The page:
By Roger W. Smith

We all come to an awareness of the crime of crimes in different ways; and while it is sometimes difficult to get such a crime into focus and to think about its implications, the Czech writer Milan Kundera got it right when he said that “the struggle of man against power is the struggle of memory against forgetting.”  By “memory” Kundera does not mean remembrance alone, but remembrance that is accompanied by understanding, and understanding that leads to commitment and action.

The study of genocide is about what happened, why it happened, who is responsible, and how it can be prevented in the future.  But it is also, or should be, about human beings, about communities, about long-term consequences.  And it should be about building bridges between victim groups in order that they might work together in an attempt to end, to use the language of the UN Convention, the “odious scourge” of genocide.  And in the end, it is a question, a very ancient one, of who is my neighbor?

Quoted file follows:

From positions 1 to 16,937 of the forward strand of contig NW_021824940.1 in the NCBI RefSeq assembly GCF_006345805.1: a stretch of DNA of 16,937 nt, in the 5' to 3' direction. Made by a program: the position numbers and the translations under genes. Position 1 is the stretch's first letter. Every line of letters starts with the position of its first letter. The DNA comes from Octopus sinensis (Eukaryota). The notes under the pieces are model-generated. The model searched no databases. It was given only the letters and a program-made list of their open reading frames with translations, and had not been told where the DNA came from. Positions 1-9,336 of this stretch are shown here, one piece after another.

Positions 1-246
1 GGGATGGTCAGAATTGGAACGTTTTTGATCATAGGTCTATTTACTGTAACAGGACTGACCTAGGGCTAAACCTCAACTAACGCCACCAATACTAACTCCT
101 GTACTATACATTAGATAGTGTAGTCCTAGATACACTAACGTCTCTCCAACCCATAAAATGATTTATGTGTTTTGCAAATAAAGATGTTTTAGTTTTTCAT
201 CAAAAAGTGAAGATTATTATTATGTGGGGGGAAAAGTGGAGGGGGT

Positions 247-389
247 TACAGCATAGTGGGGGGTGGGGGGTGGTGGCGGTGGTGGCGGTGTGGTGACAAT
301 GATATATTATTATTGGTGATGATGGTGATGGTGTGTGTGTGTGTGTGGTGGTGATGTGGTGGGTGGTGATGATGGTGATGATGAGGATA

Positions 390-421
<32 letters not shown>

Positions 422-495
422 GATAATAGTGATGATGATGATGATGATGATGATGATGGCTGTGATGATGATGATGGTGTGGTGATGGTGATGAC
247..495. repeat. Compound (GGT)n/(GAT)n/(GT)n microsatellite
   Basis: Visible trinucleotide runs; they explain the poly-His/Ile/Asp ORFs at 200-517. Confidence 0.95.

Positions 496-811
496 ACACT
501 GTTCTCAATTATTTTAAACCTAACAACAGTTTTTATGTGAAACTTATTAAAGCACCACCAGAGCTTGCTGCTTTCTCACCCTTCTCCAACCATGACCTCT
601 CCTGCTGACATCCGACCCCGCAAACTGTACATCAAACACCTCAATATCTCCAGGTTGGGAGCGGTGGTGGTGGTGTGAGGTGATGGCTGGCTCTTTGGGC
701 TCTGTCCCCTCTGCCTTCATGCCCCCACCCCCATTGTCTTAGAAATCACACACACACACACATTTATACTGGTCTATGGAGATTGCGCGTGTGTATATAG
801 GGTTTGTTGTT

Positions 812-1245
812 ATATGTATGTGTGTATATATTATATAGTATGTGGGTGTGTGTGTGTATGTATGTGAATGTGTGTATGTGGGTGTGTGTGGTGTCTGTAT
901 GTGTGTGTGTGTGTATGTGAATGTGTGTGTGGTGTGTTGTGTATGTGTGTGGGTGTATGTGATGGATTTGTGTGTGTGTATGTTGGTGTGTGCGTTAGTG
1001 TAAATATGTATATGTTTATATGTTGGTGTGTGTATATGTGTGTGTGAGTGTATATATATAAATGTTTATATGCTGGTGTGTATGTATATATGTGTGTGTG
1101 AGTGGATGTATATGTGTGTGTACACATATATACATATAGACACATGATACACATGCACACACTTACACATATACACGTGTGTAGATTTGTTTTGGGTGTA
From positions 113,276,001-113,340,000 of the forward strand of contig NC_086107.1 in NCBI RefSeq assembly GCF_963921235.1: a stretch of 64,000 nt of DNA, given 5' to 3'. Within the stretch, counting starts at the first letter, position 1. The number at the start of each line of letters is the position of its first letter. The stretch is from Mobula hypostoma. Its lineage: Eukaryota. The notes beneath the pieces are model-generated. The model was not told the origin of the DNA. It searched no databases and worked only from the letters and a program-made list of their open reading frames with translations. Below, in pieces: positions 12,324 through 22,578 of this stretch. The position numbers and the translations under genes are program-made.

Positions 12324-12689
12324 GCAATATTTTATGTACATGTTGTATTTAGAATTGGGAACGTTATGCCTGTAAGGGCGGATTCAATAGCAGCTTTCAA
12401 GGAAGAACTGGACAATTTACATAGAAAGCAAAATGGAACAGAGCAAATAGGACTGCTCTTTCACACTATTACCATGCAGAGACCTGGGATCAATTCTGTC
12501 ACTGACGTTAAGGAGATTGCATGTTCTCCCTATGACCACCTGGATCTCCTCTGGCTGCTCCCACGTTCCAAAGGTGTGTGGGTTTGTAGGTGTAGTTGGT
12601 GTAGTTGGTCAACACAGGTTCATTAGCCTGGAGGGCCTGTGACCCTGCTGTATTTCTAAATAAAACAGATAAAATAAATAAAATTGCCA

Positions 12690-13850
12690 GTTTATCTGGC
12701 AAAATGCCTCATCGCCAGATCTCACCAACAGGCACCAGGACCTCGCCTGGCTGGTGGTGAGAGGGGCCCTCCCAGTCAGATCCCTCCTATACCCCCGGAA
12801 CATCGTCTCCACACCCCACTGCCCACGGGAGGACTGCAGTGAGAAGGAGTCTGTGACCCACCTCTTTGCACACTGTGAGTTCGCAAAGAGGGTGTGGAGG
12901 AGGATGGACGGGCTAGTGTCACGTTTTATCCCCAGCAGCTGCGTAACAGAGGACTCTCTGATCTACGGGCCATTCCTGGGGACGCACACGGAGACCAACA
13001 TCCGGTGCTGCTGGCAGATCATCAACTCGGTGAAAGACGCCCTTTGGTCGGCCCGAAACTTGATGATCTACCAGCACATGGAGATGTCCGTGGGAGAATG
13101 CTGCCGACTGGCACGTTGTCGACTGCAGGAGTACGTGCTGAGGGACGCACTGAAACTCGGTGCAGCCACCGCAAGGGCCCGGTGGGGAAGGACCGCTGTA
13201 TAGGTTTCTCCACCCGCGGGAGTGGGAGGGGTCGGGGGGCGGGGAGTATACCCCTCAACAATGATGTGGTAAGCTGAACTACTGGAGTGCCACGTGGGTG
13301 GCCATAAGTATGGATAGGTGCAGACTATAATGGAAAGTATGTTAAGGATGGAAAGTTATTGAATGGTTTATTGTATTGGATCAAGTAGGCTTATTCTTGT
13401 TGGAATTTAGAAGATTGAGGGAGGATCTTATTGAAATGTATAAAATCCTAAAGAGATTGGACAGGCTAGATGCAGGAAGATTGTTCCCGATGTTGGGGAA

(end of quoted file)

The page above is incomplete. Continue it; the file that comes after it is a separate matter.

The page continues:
For many years, I thought of my “neighbor” as anyone who was in need, who was persecuted, who needed help:  it was not a matter of my tribe or theirs, my religion or theirs.  But it was only in 1985, when I attended a conference in Boston on the Armenian Genocide and its lessons, that I met Armenian survivors, their children, and their grandchildren, all of whom shared their stories with me, bearing witness to a proud and tragic history.  And it was there, that first evening of the conference, that I sat at a banquet table with a group of Armenians who began to sing in Armenian, a language I had never heard before, songs of home and long ago, songs sad yet sweet, coming from the heart, and accompanied with tears.  Little did I know that a few years later on April 24th, I would stand before the Martyrs’ Memorial in Yerevan, Armenia, and that I too would weep.  But in the end, tears of sadness and anger are not enough; they must also become tears of resolution and action.  And because of that commitment much progress in expanding recognition of the Genocide has taken place and denial exposed for the hurtful sham that it is.  But as long as there is denial of the historical reality of the Armenian Genocide, resolution and action will be, not only in order, but necessary.